XFS im told is so optimized for speed that if your machine suddenly suffers complete powerloss you most likely will lose what you were working on that was in ram... course any filesystem can have that happen but some are less likely to have it happen than others.. still its a tradeoff that some folks feel very worth it. Also those folks will usually invest in a simple (but effective) UPS solution that will allow a gracefull shutdown

Cheers
 
Old 04-19-2003, 08:57 PM   #13
cuckoopint
Member
 
Registered: Feb 2003
Distribution: Debian
Posts: 797

Rep: Reputation: 30
well, one of JFS problems in a production environment, is that it does not seem to have a quota implemented yet. That may really hurt possible support.

As for XFS, yeah...I heard its optimized like heck. But the trade off is, that it probably excels in production environments and is of not much use for a home system. And usually you will only notice differences in systems that are pushed to the limit... no home user needs XFS to access his /home directory in supposedly lightning speed. Not going to happen. OTOH, XFS will shine when having many users access and mover around 200MB files.

Lastly, I seem to have developed a mistrust to ResierFS by what others have reported.

But I'll be setting up a new system soon...so I'll look into jfs

cheers
 
Old 04-20-2003, 12:01 AM   #14
Draqear
LQ Newbie
 
Registered: Apr 2003
Posts: 18

Rep: Reputation: 0
Quota

Oops, you are right the linux port of JFS dont support quota as of yet, thats on Todo list. My bad! As for Reiser, yup when it crashes it seriously burns to hades...the real culprit is Reiser needs to be in sync with its utilitie or when you run a utility check you T-O-A-S-T the install in a very big way and making DAMN sure you got THE utility for your sub sub sub version of rieser dont always happen..... /grin
Ive been beating up on JFS last few days and I have to say so far it seems to catch every curveball I can throw. Most of the reason I went with JFS is how much sheer effort IBM and peeps have been pouring into this filesystem and some quiet statements made my Alan Cox and Linus Torvalds about JFS inclusion into the kernel... so being as this is not a do or die production machine but a test platform I use to torture and break I just had to give it a whirl... im not done beatin up on it by any stretch but so far im reasonably impressed. I'll let ya know if I uncover any show stoppers.
Cut-Paste: JFS provides fast file system restart in the event of a system crash. Using database journaling techniques, JFS can restore a file system to a consistent state in a matter of seconds or minutes, versus hours or days with non-journaled file systems. This white paper gives an overview of the architecture, and describes design features, potential limits, and administrative utilities of the JFS technology available on developerWorks. Once a file has been successfully removed, it remains removed and will not reappear if the system crashes and is restarted.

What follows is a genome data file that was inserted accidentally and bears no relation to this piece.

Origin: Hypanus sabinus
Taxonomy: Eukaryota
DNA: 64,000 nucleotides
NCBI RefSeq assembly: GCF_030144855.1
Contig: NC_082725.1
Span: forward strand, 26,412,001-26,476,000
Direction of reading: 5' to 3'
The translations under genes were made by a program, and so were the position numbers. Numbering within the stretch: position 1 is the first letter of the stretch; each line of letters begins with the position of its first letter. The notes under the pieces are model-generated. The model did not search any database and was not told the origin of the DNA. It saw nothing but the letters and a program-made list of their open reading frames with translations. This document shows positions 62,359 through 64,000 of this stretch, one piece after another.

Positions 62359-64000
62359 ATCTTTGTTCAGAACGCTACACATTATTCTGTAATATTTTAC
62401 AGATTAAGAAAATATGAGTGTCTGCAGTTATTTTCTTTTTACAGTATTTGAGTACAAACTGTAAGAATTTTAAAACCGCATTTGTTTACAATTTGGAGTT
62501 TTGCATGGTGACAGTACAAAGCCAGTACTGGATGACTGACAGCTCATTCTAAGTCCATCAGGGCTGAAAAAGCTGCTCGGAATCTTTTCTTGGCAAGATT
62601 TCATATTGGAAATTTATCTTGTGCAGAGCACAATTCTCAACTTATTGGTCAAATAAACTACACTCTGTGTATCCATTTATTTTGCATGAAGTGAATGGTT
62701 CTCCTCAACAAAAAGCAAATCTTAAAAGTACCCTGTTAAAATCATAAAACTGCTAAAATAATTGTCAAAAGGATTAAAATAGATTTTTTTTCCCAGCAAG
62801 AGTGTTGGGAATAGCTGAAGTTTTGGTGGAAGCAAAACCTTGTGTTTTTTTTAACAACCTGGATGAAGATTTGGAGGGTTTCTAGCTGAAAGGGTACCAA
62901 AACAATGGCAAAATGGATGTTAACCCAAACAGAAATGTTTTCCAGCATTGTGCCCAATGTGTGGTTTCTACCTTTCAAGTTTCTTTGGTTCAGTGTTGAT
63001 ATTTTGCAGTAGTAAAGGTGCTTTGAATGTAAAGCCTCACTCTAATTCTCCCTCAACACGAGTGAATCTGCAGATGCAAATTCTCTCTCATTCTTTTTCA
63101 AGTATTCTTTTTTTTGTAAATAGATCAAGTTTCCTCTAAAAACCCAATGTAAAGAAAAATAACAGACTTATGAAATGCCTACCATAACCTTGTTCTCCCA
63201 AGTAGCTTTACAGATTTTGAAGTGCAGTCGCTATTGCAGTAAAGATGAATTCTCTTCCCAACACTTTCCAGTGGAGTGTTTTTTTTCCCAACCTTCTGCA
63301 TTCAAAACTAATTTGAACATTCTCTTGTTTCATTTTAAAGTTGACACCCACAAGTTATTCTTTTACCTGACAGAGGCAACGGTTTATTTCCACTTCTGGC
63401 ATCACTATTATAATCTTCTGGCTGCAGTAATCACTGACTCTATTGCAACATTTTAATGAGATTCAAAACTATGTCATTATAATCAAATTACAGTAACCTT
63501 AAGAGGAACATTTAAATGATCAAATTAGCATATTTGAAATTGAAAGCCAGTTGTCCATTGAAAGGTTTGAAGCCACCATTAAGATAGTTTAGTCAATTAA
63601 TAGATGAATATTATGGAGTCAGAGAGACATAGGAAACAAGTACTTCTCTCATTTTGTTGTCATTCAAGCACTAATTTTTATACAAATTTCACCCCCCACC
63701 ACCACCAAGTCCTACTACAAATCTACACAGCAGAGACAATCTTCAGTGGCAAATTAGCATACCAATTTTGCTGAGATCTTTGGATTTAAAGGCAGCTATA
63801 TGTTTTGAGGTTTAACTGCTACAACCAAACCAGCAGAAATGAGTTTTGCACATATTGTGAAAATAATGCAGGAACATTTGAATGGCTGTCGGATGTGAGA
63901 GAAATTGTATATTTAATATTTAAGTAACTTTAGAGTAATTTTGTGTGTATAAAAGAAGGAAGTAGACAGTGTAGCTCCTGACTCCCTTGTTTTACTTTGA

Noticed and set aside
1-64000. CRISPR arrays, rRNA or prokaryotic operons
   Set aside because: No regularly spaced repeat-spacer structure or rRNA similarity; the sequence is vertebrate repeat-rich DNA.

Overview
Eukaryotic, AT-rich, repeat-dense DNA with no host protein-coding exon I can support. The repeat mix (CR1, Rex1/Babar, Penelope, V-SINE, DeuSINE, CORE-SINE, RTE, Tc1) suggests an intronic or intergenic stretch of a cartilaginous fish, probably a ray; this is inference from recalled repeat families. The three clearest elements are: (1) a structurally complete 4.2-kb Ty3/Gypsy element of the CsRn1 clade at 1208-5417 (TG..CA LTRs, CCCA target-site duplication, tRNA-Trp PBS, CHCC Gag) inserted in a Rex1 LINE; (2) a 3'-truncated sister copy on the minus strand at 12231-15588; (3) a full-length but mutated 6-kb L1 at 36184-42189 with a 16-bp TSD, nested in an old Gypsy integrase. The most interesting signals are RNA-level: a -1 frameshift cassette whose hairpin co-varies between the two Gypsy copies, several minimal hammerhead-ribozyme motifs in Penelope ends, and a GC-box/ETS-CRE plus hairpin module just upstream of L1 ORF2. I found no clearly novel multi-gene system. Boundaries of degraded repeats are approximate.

The 900 file copy used files of 10k, 130k, and 650k in size, while the mailserver study used files from 2-8k in size. According to popular sentiment, the mailserver should have favored Reiserfilesystem heavily. This was not the case.
FS Size Build Read Update Destroy 900Copy SpdIdx Rank
ext2 402,340 1.37 57.5 58.6 3.69 .53 1.68 2nd
ext3 435,148 1.94 62.9 63.3 669.93 .56 1.01 3rd
ext3 writeback 435,148 2.28 128.43 62.77 636.43 .55 ~1.12 3rd
Reiser 419256 .11 3.72 6.27 16.37 .59 1.59 2nd
JFS 828,102 .06 3.13 4.51 10.08 .54 2.10 1st
XFS 428,924 .13 6.01 6.95 69.74 .49 1.61 2nd
End Cut-Paste:
It was a real tossup between XFS and JFS... Xfs has one known *problem* if you want to call it that: if you have a situation that requires mass write to then delete of files its really slooowww other than that its blazing fast and rockin stable....

Cheers
 
  


Reply


Thread Tools Search this Thread
Search this Thread:

Advanced Search

Posting Rules
You may not post new threads
You may not post replies
You may not post attachments
You may not edit your posts

BB code is On
Smilies are On
[IMG] code is Off
HTML code is Off



Similar Threads
Thread Thread Starter Forum Replies Last Post
ext2 | ext3 bruse Linux - Newbie 3 03-03-2005 08:10 AM
Ext2 or Ext3 CrAzY G Linux - Newbie 20 03-02-2004 01:25 AM
ext2 vs ext3 evano Slackware 5 06-25-2003 10:14 AM
<<<<<<<ext2 <vs> ext3>>>>>>> Phantom Rayne Slackware 2 03-20-2003 09:38 PM
ext2 ext3 and others safrout Linux - Hardware 2 05-01-2002 06:02 PM

LinuxQuestions.org > Forums > Linux Forums > Linux - Distributions > Slackware

All times are GMT -5. The time now is 12:44 PM.

Main Menu
Advertisement
My LQ
Write for LQ
LinuxQuestions.org is looking for people interested in writing Editorials, Articles, Reviews, and more. If you'd like to contribute content, let us know.
Main Menu
Syndicate
RSS1  Latest Threads
RSS1  LQ News
Twitter: @linuxquestions
Facebook: linuxquestions Google+: linuxquestions
Open Source Consulting | Domain Registration